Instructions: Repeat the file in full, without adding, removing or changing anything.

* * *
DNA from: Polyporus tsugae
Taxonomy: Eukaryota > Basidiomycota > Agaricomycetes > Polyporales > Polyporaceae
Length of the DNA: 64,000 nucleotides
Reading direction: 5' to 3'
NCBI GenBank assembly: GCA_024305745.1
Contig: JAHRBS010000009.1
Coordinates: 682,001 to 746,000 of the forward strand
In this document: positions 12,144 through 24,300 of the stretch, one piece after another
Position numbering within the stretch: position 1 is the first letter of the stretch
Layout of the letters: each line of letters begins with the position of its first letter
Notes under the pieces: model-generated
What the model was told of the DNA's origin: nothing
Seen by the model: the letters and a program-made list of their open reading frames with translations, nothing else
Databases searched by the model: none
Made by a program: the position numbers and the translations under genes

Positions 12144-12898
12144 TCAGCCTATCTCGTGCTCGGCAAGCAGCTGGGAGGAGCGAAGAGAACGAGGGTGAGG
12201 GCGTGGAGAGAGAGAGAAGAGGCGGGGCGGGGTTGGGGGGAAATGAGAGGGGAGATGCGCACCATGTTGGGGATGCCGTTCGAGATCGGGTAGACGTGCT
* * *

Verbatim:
DNA from: Polyporus tsugae
Taxonomy: Eukaryota > Basidiomycota > Agaricomycetes > Polyporales > Polyporaceae
Length of the DNA: 64,000 nucleotides
Reading direction: 5' to 3'
NCBI GenBank assembly: GCA_024305745.1
Contig: JAHRBS010000009.1
Coordinates: 682,001 to 746,000 of the forward strand
In this document: positions 12,144 through 24,300 of the stretch, one piece after another
Position numbering within the stretch: position 1 is the first letter of the stretch
Layout of the letters: each line of letters begins with the position of its first letter
Notes under the pieces: model-generated
What the model was told of the DNA's origin: nothing
Seen by the model: the letters and a program-made list of their open reading frames with translations, nothing else
Databases searched by the model: none
Made by a program: the position numbers and the translations under genes

Positions 12144-12898
12144 TCAGCCTATCTCGTGCTCGGCAAGCAGCTGGGAGGAGCGAAGAGAACGAGGGTGAGG
12201 GCGTGGAGAGAGAGAGAAGAGGCGGGGCGGGGTTGGGGGGAAATGAGAGGGGAGATGCGCACCATGTTGGGGATGCCGTTCGAGATCGGGTAGACGTGCT